In the second of three estimates for the period, the Commerce Department reported that real economic growth in the U.S. during the first quarter was revised downward, from an annual rate of 2.2% to 1.9%, primarily due to lowered estimates for private inventory investment and higher imports. This is down from a 3.0% growth rate during the fourth quarter of last year.
In a separate report from the Labor Department, weekly jobless claims rose to their highest level in five weeks, up from an upwardly revised 373,000 to 383,000 for the week ending March 26. Along with a disappointing tally of 133,000 private sector jobs from ADP, the stage is now set for Friday’s monthly labor report and the Institute for Supply Management’s national manufacturing index.
Returning to the GDP report, the downward revision was mostly in line with analysts' estimates as lower inventory building, a bigger trade gap, and less government spending were expected. However, consumer spending was also revised lower. The percentage contributions to the change in GDP are shown below and, as usual, American consumers have been doing their share of the heavy lifting in recent months -- that is, ever since the debt ceiling debate ended last summer.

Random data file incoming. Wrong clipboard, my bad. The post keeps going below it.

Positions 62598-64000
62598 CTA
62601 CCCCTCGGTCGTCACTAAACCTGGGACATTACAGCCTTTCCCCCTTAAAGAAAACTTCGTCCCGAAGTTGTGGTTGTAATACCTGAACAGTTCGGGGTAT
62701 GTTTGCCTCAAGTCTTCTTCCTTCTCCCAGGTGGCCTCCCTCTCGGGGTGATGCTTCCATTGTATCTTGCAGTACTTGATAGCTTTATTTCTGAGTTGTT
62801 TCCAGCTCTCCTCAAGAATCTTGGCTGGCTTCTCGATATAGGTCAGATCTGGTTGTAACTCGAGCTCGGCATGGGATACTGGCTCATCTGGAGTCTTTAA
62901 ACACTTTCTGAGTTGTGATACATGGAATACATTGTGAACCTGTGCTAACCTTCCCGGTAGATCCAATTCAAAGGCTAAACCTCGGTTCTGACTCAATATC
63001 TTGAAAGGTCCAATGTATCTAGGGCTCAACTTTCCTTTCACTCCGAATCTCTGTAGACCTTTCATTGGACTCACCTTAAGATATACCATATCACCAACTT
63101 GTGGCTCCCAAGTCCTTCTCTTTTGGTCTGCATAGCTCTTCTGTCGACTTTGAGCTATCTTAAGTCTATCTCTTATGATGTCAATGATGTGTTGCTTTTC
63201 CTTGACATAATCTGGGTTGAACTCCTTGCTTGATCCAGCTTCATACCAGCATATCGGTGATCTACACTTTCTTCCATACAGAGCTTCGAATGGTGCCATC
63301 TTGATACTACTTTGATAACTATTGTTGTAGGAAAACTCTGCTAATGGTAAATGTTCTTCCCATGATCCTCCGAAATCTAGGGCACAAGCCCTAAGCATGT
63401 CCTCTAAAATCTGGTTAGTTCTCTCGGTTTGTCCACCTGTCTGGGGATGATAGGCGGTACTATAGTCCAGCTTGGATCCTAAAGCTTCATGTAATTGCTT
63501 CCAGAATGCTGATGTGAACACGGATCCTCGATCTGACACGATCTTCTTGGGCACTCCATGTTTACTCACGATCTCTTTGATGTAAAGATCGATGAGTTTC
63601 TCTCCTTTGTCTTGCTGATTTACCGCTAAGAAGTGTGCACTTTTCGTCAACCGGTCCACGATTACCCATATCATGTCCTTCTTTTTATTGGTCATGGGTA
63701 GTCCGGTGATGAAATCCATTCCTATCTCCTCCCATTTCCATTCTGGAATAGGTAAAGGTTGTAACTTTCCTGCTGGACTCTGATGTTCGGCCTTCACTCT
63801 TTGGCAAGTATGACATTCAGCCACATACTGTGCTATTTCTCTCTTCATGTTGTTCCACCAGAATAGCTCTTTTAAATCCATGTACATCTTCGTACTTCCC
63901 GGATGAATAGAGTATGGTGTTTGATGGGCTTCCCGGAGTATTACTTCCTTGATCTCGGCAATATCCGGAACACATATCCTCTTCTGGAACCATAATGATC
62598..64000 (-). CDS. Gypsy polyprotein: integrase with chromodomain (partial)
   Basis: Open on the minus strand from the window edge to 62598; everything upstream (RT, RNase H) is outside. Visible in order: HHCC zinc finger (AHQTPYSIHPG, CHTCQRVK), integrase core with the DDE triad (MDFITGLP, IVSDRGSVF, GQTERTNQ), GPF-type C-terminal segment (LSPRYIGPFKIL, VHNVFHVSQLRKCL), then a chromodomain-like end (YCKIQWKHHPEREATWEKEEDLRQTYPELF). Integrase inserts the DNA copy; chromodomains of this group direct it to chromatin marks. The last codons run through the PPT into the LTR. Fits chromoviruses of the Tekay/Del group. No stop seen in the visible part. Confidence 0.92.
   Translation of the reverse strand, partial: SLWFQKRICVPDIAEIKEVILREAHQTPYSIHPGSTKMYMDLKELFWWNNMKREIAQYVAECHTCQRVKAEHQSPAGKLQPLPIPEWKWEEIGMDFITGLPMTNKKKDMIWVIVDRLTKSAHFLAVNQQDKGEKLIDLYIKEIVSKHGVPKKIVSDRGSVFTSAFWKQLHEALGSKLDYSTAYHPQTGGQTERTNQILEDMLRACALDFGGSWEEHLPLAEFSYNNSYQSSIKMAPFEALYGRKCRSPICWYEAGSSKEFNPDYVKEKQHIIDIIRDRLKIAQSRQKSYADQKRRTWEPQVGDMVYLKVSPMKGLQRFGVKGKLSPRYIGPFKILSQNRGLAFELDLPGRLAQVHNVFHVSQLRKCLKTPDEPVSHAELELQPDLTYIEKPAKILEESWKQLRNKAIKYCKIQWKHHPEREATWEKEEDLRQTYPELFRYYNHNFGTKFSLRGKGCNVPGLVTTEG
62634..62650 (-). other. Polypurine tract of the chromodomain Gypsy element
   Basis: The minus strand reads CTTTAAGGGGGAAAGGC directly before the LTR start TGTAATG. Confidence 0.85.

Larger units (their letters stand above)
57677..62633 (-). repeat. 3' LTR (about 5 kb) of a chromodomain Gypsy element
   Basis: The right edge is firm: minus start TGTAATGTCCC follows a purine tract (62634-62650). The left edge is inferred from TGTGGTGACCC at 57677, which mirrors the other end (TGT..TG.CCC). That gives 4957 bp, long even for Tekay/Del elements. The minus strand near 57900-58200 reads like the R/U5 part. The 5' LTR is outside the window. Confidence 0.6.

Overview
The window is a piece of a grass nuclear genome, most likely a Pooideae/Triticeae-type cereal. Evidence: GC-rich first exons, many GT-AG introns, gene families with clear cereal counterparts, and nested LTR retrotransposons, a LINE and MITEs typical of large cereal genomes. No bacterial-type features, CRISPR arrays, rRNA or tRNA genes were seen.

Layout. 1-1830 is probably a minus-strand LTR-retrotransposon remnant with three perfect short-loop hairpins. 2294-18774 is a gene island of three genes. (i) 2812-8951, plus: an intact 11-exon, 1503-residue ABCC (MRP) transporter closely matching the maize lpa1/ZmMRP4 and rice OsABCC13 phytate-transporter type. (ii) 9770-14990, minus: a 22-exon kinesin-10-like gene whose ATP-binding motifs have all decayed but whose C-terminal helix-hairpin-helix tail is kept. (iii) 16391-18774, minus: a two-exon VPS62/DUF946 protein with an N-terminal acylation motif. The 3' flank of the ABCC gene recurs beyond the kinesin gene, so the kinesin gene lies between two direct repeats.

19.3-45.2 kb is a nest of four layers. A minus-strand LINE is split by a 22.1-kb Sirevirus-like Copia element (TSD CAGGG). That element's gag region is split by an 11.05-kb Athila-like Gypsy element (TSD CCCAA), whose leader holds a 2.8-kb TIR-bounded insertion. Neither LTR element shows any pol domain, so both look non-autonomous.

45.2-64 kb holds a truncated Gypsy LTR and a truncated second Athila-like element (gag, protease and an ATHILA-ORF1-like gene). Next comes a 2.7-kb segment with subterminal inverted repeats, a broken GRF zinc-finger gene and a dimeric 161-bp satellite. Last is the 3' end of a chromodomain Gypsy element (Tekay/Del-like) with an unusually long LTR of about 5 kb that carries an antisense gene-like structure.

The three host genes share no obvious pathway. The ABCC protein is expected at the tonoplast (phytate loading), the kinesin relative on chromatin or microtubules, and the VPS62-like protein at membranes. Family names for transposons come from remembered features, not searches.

Consumer spending during the January to March period was revised downward from a gain of 2.9% to 2.7%. However, driven by a 14.3% surge in purchases of durable goods, this group still accounted for all of the overall GDP gains with a contribution of 1.9 percentage points.
Economists expect GDP growth to improve in the second quarter to just over 2% in what may prove to be an overly optimistic assessment of the U.S. economy’s prospects, given recent developments in Europe and a stream of disappointing U.S. economic reports in recent months.